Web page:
A welder is someone involved in the fabrication and repair of metals and other materials that can be welded using a variety of different welding techniques.
If this is a profession that interests you, in addition to important information like the qualifications, certifications, and years of experience you need, the one thing you are likely to be very interested in is a pipe welders’ salary in the United States, whether it’s in states such as North Dakota, Georgia, West Virginia, New York and cities like Atlanta, Seattle, and Pascagoula or somewhere else.
In the following post we are going to discuss typical welder salaries in the United States, looking at various aspects of this subject such as what the highest-paid welding jobs are, whether jobs in welding have a high salary and what do welders make on average as a base salary.
What is the Highest-Paid Welding Job?
Although it is hard to pinpoint what specific welders are paid in specific industries as it differs from sector to sector, company to company and location to location, some welding roles are paid more than others. The greater the risks involved and the more remote the locations the work is carried out, the higher the pay is likely to be. For example, the highest-paid welding jobs are normally:
- Underwater welders
- Military support welders
- Certified welding supervisors
- Pipe welders
- Aerospace Welders
We have covered more information on underwater welders in a separate article, so if that’s what you are interested in, please be sure to check out that detailed post.
Below, though, you will find a brief description of each of the other welding professions mentioned, as this will help you understand the kinds of duties you would have if you were looking to work in one of the high paid roles.
Military Support Welders
Military Support welders are those involved in the maintenance, repair, and building of equipment used by the military and this ranges from heavy weaponry to vehicles. In addition to graduation from an appropriate vocational school or high school, to be employed in this role, welders need to also have basic armed forced skills and training with any of the branches. Some are employed during their military careers, while others are employed as civilians.
They need to have comprehensive experience in many forms of arc welding working with materials like aluminum and steel at the very least. It is also vital that they can refer to blueprints and can follow specifications orders and have reasonable math skills.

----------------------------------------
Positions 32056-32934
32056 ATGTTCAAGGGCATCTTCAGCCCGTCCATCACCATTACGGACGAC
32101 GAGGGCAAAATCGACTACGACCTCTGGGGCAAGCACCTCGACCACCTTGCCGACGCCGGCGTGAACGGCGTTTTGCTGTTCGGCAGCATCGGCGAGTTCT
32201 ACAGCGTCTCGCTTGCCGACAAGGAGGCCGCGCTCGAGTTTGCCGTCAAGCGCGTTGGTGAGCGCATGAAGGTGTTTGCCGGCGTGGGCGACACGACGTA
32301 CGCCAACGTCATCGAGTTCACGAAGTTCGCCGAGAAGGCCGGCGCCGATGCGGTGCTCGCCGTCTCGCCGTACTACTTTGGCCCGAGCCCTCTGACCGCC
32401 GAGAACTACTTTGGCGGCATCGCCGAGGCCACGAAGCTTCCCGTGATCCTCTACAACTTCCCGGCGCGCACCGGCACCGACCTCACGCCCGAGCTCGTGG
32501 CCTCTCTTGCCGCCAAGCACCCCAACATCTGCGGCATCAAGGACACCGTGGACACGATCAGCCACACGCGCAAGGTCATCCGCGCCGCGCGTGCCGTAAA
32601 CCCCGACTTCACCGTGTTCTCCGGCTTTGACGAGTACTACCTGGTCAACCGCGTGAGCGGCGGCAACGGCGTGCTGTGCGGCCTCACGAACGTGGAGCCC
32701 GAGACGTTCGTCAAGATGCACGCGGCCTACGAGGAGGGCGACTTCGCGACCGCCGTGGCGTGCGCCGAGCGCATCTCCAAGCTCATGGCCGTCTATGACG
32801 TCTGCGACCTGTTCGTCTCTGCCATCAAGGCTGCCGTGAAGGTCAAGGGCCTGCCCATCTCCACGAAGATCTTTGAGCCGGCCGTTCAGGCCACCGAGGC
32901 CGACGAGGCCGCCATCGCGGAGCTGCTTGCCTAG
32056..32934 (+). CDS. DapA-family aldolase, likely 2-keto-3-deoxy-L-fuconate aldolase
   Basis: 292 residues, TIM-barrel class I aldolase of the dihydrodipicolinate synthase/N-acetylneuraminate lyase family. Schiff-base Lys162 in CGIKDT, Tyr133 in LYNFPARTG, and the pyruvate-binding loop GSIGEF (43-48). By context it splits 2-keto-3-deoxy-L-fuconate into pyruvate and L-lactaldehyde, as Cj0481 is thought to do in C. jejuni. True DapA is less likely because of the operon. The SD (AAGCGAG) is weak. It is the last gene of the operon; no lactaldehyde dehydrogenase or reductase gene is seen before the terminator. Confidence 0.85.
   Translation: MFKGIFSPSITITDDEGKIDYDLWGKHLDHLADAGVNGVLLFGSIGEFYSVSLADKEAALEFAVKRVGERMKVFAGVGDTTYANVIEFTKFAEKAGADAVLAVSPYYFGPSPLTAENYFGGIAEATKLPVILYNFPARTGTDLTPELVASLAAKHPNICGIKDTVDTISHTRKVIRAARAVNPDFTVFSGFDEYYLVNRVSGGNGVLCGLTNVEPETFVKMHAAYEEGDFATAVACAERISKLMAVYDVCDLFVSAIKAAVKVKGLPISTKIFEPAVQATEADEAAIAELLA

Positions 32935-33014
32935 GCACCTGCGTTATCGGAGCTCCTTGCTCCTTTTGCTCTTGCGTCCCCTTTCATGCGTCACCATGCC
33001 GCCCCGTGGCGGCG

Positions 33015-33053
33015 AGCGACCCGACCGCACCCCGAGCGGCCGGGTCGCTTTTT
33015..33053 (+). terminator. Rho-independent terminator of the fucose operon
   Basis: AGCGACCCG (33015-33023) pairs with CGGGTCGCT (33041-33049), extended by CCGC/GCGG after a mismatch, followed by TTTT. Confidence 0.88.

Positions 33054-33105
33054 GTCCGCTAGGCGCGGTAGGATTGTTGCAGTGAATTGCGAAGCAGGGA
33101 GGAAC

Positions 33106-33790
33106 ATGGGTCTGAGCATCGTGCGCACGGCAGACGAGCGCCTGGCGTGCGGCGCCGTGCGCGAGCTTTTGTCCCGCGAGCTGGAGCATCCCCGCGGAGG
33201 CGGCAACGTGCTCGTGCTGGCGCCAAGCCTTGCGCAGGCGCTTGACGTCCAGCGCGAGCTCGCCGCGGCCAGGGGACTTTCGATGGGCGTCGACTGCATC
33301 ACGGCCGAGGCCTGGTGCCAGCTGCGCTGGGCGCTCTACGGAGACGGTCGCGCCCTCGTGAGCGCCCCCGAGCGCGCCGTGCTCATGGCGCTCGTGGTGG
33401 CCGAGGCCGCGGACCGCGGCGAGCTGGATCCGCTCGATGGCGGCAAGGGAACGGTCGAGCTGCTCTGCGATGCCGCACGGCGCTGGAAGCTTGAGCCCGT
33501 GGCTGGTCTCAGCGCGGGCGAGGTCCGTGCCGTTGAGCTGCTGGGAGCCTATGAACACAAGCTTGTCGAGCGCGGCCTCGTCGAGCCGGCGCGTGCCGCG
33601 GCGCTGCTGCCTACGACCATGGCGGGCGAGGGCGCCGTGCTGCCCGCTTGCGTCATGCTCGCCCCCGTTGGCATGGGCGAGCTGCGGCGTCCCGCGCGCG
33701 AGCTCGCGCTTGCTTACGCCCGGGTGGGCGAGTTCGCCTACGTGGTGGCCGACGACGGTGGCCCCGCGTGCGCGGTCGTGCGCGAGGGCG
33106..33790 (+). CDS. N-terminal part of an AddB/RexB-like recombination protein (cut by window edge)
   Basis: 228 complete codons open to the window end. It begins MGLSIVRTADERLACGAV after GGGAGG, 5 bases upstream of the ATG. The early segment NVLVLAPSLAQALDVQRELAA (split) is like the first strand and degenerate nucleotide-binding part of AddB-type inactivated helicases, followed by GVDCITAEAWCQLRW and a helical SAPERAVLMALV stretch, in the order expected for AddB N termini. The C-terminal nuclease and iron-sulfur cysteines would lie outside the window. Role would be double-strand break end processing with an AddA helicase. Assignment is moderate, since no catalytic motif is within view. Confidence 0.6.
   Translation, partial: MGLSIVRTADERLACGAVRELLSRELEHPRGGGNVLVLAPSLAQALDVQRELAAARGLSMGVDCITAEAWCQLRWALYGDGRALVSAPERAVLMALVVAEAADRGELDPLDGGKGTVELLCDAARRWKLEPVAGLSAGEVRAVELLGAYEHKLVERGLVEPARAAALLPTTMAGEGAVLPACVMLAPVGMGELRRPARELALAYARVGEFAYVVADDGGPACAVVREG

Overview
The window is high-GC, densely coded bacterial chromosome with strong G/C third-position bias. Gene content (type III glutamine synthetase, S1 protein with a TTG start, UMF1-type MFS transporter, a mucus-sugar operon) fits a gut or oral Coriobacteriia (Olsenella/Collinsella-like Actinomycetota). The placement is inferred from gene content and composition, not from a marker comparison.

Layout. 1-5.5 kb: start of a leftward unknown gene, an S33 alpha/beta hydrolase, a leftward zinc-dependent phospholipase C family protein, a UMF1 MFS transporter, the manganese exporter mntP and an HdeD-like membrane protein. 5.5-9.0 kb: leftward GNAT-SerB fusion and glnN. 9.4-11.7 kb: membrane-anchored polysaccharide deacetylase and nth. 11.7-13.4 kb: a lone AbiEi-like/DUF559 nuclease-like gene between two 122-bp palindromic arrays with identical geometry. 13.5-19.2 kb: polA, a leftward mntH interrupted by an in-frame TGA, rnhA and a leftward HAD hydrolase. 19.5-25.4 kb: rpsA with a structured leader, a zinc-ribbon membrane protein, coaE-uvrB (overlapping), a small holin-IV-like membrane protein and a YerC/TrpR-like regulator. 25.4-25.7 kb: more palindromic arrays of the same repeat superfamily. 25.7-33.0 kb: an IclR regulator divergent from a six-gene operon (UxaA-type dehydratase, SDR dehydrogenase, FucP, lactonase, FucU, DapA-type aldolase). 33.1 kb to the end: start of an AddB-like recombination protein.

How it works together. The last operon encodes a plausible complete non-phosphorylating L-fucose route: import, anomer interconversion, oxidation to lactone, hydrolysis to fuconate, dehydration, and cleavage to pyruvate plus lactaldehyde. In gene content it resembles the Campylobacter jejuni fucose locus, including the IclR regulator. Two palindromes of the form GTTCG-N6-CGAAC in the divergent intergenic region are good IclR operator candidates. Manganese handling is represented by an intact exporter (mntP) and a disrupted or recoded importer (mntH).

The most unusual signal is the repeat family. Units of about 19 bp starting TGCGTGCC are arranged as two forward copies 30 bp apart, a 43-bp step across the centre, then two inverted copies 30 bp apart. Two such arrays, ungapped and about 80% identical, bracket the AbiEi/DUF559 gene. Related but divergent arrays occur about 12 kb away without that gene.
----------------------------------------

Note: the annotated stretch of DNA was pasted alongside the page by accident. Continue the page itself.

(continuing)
Certified Welding Supervisors
As the name of the role suggests, certified welding supervisors rely on a combination of leadership skills and welding skills and hold management positions. They tend to be responsible for a whole team of welders and ensure they complete projects safely and on time while staying within a set budget. To qualify for a certified welding supervisor position, individuals need to have numerous years’ worth of experience and hold an American Welding Society supervisor certification.
As part of their work, they make important decisions about the welding techniques that should be used, the kinds of materials they should work with, calculating costs, and inspecting their team’s work.
Pipe Welders are one of the most common roles within the welding profession and involve the joining, maintenance, and repair of metal pipes for various industries including shipbuilding, metal fabrication, automobile manufacturing, energy, and construction. The role of a pipe welder is crucial for ensuring the gas, oil, and water needed by the country’s infrastructure continues to flow. Pipe welders work in a variety of different environments from sewage and water facilities to chemical plants, oil rigs, and even oil refineries.
A large part of their role is involved in the building and repairing of pipelines. As well as fusing the pipes, they also are involved in the shaping and straightening of them. They must know how to perform a variety of duties such as assembling and dismantling pipes, applying special anti-corrosion coatings, pipe maintenance, pipe inspection for leaks and cracks, equipment calibration, worksite preparation, and reading blueprints.